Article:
NORTHERN MOCKINGBIRDS: NEST + CHICKS = BUSY MAMA**


Northern Mockingbird Chicks being fed in nest, Abaco Bahamas (Melissa Maura)

NORTHERN MOCKINGBIRDS: NEST + CHICKS = BUSY MAMA**

Anyone who has watched – and indeed heard – the behaviour of new chicks in a nest will recognise what is going on here. Four tiny Northern mockingbird chicks are passive and apparently dozy in the nest while they wait for one or other parent to fly back to fill their little faces.

Northern Mockingbird Chicks being fed in nest, Abaco Bahamas (Melissa Maura)

As soon as they see or sense the imminent arrival of parent, the clamour begins. Me me me. Feed me first. “Fill-a-mi-beek”. Straining and craning forwards and upwards, with gaping yellow mouths. Pushing and shoving for optimum positioning. It’s all a bit frantic in that confined space.

Northern Mockingbird Chicks being fed in nest, Abaco Bahamas (Melissa Maura)

Quite often, there’ll be a slightly smaller, less active chick at the back of the screeching pack… the best hope may be some leftovers or some food sprayed around in the mayhem. Then the parent bird flies off and the riot subsides. For a few minutes, anyway.

Northern Mockingbird Chicks being fed in nest, Abaco Bahamas (Melissa Maura)

The 2 chicks at the back haven’t quite got the hang of the tactics yet…

Northern Mockingbird Chicks being fed in nest, Abaco Bahamas (Melissa Maura)

The chick at the front – see him? – is out of the game..

As the photographer Melissa Maura wrote of this sequence: “A local avian staple seen in every Bahamian garden – the brilliantly musical Mockingbird. I followed this diligent Mamma for a few days in Abaco continually foraging for her 4 babies. Exhausting!”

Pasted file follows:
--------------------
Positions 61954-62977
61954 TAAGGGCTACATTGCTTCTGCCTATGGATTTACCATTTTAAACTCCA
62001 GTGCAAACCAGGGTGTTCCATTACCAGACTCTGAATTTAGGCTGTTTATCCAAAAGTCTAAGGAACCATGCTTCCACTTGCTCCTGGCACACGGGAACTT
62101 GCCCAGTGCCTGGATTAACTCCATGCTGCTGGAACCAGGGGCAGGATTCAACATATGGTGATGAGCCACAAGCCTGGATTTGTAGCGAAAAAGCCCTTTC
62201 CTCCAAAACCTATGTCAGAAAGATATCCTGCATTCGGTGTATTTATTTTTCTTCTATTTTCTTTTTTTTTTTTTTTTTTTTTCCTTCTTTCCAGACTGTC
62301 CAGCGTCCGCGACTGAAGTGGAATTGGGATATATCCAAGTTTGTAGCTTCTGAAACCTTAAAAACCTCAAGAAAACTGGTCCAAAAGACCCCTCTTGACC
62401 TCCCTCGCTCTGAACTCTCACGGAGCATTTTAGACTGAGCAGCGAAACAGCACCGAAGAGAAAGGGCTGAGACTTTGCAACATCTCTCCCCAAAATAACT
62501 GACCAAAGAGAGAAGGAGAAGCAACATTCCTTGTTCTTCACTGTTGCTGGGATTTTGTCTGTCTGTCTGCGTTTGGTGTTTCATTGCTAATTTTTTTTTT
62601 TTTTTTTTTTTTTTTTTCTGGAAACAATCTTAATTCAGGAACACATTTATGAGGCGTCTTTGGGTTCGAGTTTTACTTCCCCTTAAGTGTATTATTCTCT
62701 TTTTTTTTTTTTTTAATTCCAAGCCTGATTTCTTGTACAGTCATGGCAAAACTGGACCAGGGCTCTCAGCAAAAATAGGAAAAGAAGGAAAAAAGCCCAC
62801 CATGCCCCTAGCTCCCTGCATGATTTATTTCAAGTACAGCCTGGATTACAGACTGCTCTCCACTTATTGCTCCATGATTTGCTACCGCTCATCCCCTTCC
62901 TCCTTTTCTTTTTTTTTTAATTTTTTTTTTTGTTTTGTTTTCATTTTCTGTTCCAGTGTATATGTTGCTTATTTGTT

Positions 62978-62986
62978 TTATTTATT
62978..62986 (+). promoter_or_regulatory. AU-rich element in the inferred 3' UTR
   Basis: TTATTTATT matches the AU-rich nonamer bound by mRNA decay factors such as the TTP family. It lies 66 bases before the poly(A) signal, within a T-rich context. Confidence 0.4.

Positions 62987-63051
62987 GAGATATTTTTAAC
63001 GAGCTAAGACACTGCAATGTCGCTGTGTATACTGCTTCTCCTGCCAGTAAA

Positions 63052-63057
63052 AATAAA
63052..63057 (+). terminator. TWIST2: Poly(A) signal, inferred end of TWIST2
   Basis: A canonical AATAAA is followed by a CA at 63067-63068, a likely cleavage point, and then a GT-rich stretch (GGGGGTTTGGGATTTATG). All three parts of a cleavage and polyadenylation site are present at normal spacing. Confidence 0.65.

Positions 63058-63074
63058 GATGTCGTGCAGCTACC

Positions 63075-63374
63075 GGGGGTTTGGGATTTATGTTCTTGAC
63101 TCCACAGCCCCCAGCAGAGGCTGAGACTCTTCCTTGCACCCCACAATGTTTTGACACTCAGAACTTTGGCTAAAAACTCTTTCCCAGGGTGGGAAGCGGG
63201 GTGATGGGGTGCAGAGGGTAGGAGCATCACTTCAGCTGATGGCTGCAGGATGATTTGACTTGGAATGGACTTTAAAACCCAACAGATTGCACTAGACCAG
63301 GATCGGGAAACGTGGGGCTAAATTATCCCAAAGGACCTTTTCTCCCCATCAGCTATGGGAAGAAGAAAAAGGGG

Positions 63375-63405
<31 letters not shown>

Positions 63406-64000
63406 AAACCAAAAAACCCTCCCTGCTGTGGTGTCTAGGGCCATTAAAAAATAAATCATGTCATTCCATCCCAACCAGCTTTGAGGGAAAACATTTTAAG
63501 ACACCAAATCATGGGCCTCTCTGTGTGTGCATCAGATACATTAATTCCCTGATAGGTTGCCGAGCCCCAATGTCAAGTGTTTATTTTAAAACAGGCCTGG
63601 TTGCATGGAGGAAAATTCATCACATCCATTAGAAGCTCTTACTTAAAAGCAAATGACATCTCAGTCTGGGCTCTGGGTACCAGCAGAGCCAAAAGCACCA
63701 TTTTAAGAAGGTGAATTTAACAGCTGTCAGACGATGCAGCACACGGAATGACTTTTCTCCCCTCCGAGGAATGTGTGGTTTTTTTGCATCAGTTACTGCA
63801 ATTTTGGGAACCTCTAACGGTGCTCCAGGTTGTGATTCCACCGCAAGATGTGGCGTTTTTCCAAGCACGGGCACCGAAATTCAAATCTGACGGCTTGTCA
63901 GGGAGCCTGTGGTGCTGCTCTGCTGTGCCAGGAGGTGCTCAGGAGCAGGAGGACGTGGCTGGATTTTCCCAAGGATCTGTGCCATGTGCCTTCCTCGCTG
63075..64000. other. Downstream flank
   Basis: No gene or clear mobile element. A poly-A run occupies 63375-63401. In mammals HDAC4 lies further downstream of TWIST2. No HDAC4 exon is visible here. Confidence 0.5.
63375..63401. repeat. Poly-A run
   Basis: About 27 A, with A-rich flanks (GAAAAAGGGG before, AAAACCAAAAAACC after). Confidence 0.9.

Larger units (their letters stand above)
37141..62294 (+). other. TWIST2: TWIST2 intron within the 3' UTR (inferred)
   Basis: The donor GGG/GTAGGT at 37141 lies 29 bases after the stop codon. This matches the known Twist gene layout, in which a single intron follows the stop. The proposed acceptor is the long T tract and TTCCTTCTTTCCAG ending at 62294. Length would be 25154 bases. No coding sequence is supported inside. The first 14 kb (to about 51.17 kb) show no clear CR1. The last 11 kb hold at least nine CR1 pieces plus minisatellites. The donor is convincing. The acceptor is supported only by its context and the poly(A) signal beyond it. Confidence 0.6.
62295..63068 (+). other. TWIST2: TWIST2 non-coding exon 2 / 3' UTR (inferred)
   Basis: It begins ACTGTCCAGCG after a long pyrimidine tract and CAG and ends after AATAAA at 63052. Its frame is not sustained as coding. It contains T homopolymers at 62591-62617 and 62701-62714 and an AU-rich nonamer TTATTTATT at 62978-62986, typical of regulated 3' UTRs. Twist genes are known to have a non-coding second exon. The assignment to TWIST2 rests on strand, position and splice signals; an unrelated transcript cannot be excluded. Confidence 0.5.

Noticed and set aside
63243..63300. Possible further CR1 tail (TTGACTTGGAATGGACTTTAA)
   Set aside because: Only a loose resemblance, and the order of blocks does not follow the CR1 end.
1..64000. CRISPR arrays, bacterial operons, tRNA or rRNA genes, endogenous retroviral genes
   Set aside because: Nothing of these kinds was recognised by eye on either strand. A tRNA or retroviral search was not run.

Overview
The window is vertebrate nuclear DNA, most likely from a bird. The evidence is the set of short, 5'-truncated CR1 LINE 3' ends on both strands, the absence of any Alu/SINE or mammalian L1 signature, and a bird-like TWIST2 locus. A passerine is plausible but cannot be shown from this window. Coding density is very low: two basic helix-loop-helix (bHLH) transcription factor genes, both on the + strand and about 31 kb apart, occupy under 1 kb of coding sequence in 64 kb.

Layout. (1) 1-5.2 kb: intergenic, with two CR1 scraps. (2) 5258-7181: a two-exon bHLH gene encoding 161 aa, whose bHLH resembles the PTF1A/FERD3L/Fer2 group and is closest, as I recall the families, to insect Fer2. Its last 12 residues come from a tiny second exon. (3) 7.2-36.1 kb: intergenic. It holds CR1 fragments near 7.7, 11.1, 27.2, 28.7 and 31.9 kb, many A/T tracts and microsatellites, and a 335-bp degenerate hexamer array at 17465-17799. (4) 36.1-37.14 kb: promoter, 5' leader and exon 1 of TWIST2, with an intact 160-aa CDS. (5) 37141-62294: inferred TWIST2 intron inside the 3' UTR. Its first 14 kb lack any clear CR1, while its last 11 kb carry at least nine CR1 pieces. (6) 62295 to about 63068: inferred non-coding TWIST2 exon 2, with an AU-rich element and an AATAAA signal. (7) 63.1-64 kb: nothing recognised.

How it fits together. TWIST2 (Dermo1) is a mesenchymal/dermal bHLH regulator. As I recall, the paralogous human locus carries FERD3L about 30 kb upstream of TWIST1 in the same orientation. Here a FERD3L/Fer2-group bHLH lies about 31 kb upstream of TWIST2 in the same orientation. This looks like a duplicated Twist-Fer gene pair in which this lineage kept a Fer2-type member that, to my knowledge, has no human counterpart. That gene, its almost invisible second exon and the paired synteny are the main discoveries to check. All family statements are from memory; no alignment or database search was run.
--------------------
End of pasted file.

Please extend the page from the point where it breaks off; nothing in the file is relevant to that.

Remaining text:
* * Title / header: from the word ‘Mama’ onwards, there’s a notable absence of the role of `Papa’ in all this. He will have been the one to choose the territory and build the nest. His work complete, he can relax a bit in the knowledge that the chicks will fledge after only about a fortnight. Any Mama can cope with that, surely? Why interfere when it’s all going so well…

All great photos: Melissa Maura

ABACO PARROT ACROBATICS


Abaco (Cuban) Parrot Acrobatics (Melissa Maura)

ABACO PARROT ACROBATICS

Melissa Maura is well-known to many in the Bahamas, not least because of the wonderful work she does with injured or orphaned creatures. Thanks to the skills and compassion of Melissa and those who work with her, animals and birds of all kinds are saved from death or incapacitating injury. In the saddest cases, they are gently cared for until the inevitable occurs.

Abaco (Cuban) Parrot Acrobatics (Melissa Maura)

Melissa also takes terrific bird photographs, some of which I have featured in the past. Indeed my blog headline photograph is one of her parrots. I used to change the header from time to time, but this one is so cheerful that I decided to keep it in place. It always makes me smile.

Abaco (Cuban) Parrot Acrobatics (Melissa Maura)

Parrots are acrobatic creatures, happy to eat at all angles including completely upside down. Not just eat, though. Also bicker, flirt, play-fight, and see off rivals via inverted aggression. With the Abaco parrots, one of the benefits for the bystander is that the balancing act and consequent fluttering often reveals the spectacular blue of the birds’ wings. 

Abaco (Cuban) Parrot Acrobatics (Melissa Maura)

In a row, it’s not unusual to see a parrot taking up a dominant position on a branch, leaving its opponent hanging on in an uncomfortably precarious position…

Abaco (Cuban) Parrot Acrobatics (Keith Salvesen))

People often ask where on Abaco they are most likely to see the parrots. First, there are no parrots north of Marsh Harbour – they are all in South Abaco. Secondly, although they live and nest in the National Park at the southern end of the island, in practice it covers a very large area, much of it inaccessible and with the only ‘road’ something of a challenge for an ordinary vehicle (described HERE). I’d say that the single most reliable place to see the parrots is at Bahama Palm Shores. Simple turn into the north entrance, drive straight down to the end with the windows down, park up – and listen. If they are there, you’ll hear them for sure!

Abaco (Cuban) Parrot Acrobatics (Melissa Maura)

All photos Melissa Maura except #5, Keith Salvesen (also the sound file of parrots at BPS)